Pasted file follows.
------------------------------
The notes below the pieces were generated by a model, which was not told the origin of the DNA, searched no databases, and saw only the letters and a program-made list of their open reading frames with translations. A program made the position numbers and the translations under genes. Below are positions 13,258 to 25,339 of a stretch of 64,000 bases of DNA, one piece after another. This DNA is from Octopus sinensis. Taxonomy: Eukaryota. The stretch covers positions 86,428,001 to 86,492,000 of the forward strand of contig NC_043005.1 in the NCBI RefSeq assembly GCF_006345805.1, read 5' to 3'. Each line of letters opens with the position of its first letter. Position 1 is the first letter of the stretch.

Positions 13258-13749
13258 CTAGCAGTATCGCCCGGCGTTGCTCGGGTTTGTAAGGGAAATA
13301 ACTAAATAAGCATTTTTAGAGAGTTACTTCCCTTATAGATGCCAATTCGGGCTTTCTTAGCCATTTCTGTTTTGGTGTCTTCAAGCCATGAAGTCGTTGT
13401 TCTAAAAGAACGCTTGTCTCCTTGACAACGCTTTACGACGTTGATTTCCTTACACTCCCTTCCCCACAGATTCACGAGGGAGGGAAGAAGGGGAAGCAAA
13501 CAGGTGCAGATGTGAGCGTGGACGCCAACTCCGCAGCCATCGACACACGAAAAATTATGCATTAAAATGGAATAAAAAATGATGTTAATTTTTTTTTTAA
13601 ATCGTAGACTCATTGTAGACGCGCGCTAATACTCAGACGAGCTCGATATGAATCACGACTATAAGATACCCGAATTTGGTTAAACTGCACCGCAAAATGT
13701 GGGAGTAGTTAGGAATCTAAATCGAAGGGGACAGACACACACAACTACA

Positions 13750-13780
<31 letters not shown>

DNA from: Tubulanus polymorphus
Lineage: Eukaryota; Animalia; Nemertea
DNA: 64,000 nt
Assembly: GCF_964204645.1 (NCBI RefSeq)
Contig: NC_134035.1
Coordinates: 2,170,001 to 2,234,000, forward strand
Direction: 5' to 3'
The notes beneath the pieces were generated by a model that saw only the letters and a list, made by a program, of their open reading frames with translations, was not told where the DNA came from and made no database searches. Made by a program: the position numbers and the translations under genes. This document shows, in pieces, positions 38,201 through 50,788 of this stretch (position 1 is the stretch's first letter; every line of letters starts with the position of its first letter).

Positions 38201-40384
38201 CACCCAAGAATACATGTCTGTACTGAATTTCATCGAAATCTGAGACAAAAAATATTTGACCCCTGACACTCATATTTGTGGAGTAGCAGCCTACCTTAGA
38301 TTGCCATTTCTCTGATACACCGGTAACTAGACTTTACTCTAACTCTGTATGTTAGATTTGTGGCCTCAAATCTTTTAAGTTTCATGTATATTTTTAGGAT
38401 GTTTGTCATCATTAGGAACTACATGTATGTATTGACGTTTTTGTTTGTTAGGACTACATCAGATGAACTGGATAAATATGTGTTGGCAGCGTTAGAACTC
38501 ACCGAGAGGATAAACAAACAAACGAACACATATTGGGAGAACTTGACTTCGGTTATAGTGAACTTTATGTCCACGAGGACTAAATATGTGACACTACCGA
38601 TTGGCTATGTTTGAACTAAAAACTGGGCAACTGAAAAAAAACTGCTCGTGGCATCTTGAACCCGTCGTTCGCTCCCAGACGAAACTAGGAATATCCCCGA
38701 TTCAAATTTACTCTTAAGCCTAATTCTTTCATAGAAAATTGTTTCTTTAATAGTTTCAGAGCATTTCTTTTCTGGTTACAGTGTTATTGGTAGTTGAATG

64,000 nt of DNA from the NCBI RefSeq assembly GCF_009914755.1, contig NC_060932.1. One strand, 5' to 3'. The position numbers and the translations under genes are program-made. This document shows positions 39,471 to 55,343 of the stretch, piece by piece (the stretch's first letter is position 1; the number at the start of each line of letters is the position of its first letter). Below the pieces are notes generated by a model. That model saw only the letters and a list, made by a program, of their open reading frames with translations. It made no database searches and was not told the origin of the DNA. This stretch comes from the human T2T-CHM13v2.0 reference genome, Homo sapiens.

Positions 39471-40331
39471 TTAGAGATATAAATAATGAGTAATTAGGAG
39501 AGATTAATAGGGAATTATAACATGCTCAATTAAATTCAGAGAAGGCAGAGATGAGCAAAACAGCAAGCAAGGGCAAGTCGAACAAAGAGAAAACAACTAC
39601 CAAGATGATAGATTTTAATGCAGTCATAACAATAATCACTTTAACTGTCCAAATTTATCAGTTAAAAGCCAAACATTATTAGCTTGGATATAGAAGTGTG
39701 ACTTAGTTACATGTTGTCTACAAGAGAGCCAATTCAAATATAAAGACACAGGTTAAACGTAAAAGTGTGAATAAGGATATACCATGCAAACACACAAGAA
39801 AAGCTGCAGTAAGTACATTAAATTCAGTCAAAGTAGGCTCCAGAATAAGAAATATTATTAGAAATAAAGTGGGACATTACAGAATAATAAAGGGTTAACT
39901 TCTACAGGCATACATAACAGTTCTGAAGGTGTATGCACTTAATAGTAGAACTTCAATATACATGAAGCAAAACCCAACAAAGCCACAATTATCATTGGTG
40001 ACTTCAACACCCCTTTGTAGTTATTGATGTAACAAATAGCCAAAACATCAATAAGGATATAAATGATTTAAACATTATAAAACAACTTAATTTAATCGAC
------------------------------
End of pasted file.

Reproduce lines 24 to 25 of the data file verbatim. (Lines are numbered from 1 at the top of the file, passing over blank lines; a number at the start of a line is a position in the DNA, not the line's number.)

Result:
38601 TTGGCTATGTTTGAACTAAAAACTGGGCAACTGAAAAAAAACTGCTCGTGGCATCTTGAACCCGTCGTTCGCTCCCAGACGAAACTAGGAATATCCCCGA
38701 TTCAAATTTACTCTTAAGCCTAATTCTTTCATAGAAAATTGTTTCTTTAATAGTTTCAGAGCATTTCTTTTCTGGTTACAGTGTTATTGGTAGTTGAATG